How To Date Someone With Anxiety
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Health and Wellness

How To Date Someone With Anxiety

It's hard to watch someone fight their demons alone.

How To Date Someone With Anxiety

Anyone who knows me beyond just in passing, knows that I have anxiety up the wazoo. It isn’t something I love, for obvious reasons, but it’s also not something I’m ashamed of, because it’s just a part of me. I’ve been likened to Panic from Hercules more times than I can count both for my physical stature and my anxiety levels, and I love making jokes about Panic! at the Disco (unsurprisingly, I’m the only one who thinks they’re as funny as I do).

For those of you who might not know, the word “anxiety” refers to both a feeling of worry or unease and also a mental disorder characterized by feelings of anxiety that are uncontrollable and interfere with a person’s life. This disorder can lead to extreme stress, inability to function as a “normal” person would, and panic attacks.

Anxiety is not the same as an inability to manage stress well. It’s not something the person can easily control, and it’s not something that can be cured with “the right mindset”. Anxiety is a legitimate mental disorder that occurs in the person’s brain. There are medications that can help with anxiety, but some people suffering from this disorder don’t have access to these medications.

Obviously, dealing with anxiety is difficult, and I encourage anyone who is dealing with it to seek professional help if they feel that they no longer have control of their disorder.

But this article isn’t about coping with anxiety.

It’s hard to cope with anxiety, but it’s also hard to help someone you love cope with anxiety, especially when you don’t understand it yourself.

I’m going to put out a disclaimer right now: everyone is different. The way every person needs help dealing with their anxiety varies. However, since this is my article, I’m basing it off the way I function, and what would help me.

With that being said:

You know that thing that women usually say on badly-written, sexist sitcoms? “I don’t want you to fix it, I just want you to listen”? That should be your mantra while helping your significant other.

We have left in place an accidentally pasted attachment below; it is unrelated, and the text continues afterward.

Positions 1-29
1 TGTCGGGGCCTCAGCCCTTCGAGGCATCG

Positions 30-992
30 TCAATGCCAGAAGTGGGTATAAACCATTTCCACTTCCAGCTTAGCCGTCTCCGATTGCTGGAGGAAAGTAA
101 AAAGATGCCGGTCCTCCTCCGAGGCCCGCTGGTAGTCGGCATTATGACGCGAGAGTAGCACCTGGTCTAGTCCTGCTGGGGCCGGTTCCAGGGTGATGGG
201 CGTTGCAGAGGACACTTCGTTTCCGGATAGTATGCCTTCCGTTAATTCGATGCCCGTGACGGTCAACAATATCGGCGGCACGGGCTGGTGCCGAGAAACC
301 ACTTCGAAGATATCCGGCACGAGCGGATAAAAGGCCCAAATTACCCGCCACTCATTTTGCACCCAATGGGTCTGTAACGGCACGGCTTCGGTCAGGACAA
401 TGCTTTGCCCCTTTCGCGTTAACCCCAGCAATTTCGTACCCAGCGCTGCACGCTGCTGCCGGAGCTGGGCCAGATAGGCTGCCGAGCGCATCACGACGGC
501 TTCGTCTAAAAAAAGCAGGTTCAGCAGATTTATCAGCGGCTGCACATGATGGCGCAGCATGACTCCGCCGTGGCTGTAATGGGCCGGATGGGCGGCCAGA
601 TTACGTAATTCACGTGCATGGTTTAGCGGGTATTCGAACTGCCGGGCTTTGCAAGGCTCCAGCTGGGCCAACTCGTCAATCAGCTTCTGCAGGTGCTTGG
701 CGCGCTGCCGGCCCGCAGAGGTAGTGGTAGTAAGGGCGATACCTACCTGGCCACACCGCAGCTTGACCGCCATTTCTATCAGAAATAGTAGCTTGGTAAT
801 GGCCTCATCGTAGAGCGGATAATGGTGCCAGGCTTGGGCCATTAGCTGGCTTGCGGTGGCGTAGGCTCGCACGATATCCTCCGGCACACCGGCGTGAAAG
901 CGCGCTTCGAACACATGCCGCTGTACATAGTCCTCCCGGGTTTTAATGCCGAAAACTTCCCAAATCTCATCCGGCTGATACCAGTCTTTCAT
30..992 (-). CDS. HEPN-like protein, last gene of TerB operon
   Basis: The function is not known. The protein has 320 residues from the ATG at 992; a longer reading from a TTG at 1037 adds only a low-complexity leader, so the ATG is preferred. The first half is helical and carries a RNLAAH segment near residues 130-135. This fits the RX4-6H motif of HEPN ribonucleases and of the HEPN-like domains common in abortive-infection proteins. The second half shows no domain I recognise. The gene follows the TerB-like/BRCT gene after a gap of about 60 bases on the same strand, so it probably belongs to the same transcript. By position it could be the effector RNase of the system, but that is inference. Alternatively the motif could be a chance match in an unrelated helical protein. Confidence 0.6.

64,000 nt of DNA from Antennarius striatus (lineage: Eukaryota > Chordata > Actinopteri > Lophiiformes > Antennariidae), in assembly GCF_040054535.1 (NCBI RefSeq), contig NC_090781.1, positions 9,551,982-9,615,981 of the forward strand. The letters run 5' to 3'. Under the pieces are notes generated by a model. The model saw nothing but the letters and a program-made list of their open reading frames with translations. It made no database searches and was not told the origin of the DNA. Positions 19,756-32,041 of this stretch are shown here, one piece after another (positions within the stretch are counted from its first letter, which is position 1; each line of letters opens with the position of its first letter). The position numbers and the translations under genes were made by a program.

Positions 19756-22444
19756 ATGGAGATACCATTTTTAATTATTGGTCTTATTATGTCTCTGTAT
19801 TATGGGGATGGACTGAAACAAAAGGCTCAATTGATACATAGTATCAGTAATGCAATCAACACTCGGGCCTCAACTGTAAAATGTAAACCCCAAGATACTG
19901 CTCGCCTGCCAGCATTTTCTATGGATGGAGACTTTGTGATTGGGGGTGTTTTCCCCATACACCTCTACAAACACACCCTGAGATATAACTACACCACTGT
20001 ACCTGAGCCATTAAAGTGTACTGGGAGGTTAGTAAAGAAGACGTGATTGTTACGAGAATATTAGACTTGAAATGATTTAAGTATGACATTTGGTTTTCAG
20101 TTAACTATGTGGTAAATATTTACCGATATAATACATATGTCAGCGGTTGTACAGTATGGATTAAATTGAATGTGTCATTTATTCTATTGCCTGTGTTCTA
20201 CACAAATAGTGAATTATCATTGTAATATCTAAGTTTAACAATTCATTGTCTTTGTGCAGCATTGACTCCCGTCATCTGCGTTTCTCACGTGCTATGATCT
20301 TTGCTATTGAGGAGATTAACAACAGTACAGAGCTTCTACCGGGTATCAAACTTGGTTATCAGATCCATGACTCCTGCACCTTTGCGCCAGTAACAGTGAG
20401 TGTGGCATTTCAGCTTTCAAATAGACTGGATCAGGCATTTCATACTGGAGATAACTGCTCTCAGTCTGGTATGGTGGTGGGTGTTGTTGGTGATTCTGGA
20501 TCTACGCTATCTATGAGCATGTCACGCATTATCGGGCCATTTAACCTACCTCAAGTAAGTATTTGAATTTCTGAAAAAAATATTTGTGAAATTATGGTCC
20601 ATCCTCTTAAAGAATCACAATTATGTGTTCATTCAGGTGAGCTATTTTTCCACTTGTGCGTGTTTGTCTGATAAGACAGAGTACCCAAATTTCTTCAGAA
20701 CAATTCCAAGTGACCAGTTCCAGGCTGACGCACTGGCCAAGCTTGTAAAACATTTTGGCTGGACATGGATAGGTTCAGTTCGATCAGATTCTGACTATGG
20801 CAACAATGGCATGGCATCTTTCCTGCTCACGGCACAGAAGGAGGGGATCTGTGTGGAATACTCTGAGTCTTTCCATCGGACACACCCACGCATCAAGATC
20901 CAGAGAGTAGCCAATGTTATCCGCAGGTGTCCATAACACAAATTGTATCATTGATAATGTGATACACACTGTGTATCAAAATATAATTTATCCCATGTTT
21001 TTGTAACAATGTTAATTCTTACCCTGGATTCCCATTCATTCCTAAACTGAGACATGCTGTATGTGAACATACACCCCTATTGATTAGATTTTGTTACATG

My ex-boyfriend used to get very caught up in trying to help me, and would tear himself apart because he couldn’t help. He used to tell me that it killed him that he couldn’t help me since whatever was hurting me was going on in my head. I would always just tell him that he helped by being there, which was true. Having him listen to me helped, and after a long time, he understood that that’s what I needed over him trying to fix the problems that were out of his control.

It’s important to know that your significant other is going to be shy or nervous- dare I say ‘anxious’- about doing things that you have no problem doing.

Simple things, things that you wouldn’t think about twice.

“I’m going to run to the bathroom, could you order for the both of us?”

“Just introduce yourself, she’s nice.”

“Can you call and order the pizza?”

“We got invited to a party tonight at a friend of mine’s house. They’re all dying to meet you.”

At least one of these things would incite panic in your loved one. As a caring partner, it’s your job to at least be aware of that. If your partner trusts you like they should, most of the time they’ll trust you not to lead them into a situation that would make them uncomfortable, and that’s your responsibility if you’re aware of their condition. As a couple, you take care of one another, that’s what you do. You make sure the other person feels safe and loved and cared for.

With this in mind- sometimes, to overcome anxiety, we need to be pushed outside of our comfort zones, and you can help with that. I’m not saying that you can continuously throw your significant other into uncomfortable situations, but I am saying that as someone they trust, you can gently nudge them into unfamiliar territory while assuring them the whole way that you’re there for them if they need you.

The keyword here is “gentle”. If you force your partner into something they’re uncomfortable with, they may interpret that force as an invalidation of their illness, and therefore a breach of trust.

Even if your partner does trust you, one of the most difficult things for them to deal with may be letting you help them during a panic attack. Simply put, panic attacks are not pretty. Imagine yourself having a heart attack, crying, and hyperventilating all at the same time.

That’s a bit like what a panic attack is like, and it’s a very private thing, something most people don’t want anyone to know about, let alone see. In order to help with this, it’s important to discuss with your partner what helps them. Some people don’t like to be touched while they’re in the midst of an attack, and some people like to be held. It’s important to know what your partner needs, since the last thing they need is to be panicked even more by the wrong kind of external stimuli. It’ll be trial and error, but just know that if they’re comfortable enough to let you see them break down, they trust you a great deal.

The most important things you can do for your partner are to just be patient and as understanding as you can be, and validate them as much as possible. Tell them you love them every day, more than once a day, and show them you mean it. If they’re anything like me, they’re insecure, and that extra love will go a long way.

And don’t beat yourself up about helping them. You’re doing enough just by being there. They’ll tell you that.

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This article has not been reviewed by Odyssey HQ and solely reflects the ideas and opinions of the creator.

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